FAIRFIELD — Misconceptions about his unique guitar aren’t something Jon Mendle deals with on a regular basis.
That’s because most people don’t know what an archguitar is, he said.
“I’m just happy to know they’ve heard of it,” Mendle said.
The archguitar surfaced about 30 years ago. It’s used to bridge the gap between guitar and lute playing. It tunes higher than a conventional guitar and has more bass notes.
Mendle returns for a homecoming show March 16 and 17 as a guest performer with the Solano Community Symphony. He attended David Weir and B. Gale Wilson elementary schools, Dover Middle School and Fairfield High School.
One of his first guitar teachers was Matt Grasso, who also grew up in the area.
“I’m excited to play with the symphony,” Mendle said. “I love playing in the Fairfield and Vacaville area.”
He started on electric guitar and switched to classical guitar since many of his favorite guitarists, such as the late Randy Rhoads, shared their love of classical music.
“There was a curiosity about why these people I admired were gravitating toward this (music),” Mendle said. “I started listening to the music and I got into the instruments.”
It was classical music that earned Mendle a Carnegie Hall debut when he was 19 and attending the San Francisco Conservatory of Music. He was selected by audition to perform Bach’s “Toccata and Fugue in D minor,” a piece originally written for an organ.
“At the time, it was the biggest performance I’d done,” he said.
What could top Carnegie Hall? Mendle went on tour with Yo-Yo Ma in 2010.
A few years ago, Mendle released his first album of solo guitar music, “L’Infidele.” He had to adapt his modern-day instrument to get an 18th century sound. His 11-string guitar was important.
“It has five extra bass strings,” Mendle said. “That gives me extra low range.”
He took particular care to make sure the music sounded like a guitar piece, not a keyboard forced through a guitar.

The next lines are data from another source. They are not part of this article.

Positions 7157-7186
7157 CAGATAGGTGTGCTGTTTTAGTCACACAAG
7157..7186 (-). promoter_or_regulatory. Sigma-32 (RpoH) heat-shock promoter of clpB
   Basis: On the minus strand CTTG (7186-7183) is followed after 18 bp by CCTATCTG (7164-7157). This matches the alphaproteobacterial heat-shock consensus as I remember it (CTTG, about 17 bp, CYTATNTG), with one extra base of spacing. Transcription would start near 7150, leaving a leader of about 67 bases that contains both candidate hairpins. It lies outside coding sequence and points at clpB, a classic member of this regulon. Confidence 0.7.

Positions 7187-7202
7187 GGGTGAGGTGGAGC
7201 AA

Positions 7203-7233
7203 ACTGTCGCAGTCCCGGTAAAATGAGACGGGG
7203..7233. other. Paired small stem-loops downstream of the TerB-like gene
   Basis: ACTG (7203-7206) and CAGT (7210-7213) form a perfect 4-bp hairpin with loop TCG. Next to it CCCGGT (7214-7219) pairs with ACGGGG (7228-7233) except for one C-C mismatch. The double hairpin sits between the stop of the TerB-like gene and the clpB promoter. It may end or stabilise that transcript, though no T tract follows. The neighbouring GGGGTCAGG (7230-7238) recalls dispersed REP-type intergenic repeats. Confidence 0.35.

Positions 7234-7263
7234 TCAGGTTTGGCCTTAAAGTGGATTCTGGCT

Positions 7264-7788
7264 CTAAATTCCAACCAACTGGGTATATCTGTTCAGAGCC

“I only do pieces that can bring something to the guitar,” he said.
With the symphony, Mendle will perform “Concerto for Guitar in A Major, Opus 36,” by Mauro Giuliani, whom Mendle calls a “flashy guitar performer.”
The piece is “harmonically simple,” Mendle said. “The orchestra has interesting modulations when the guitar isn’t playing. In my part, there are a lot of licks, fast scales and techniques like running octaves.”
While he finds a passion in classical music, Mendle also has a strong attraction to other types of music – including playing with a Celtic group and studying north Indian music.
He’s currently in a metal band dubbed Hellfire. The sound is early 1980s Bay Area metal, something a lot of metal acts aren’t doing these days, he said.
“We take it back to what made the Bay Area a big center for metal (music),” Mendle said.
Mendle hopes to record another solo CD in the near future. He’s working with Garry Eister, who earned a Grammy nod for best classical compendium for his work with the musical ensemble Patch.
“I premiered a piece he wrote for me about a month-and-a-half ago,” Mendle said.
Mendle teaches at Pacific Union College in Angwin and gives private lessons. He lives in San Francisco.
The symphony’s program has the theme “World’s Greatest Composers” and will feature an overture, concerto and symphony.
Robert Schumann’s overture to his single opera, “Genoveva,” opens the concert. Mendle will perform after that and before Symphony No. 1 from Niels Gade.
Reach Amy Maginnis-Honey at 427-6957 or email@example.com. Follow her on Twitter at www.twitter.com/amaginnisdr.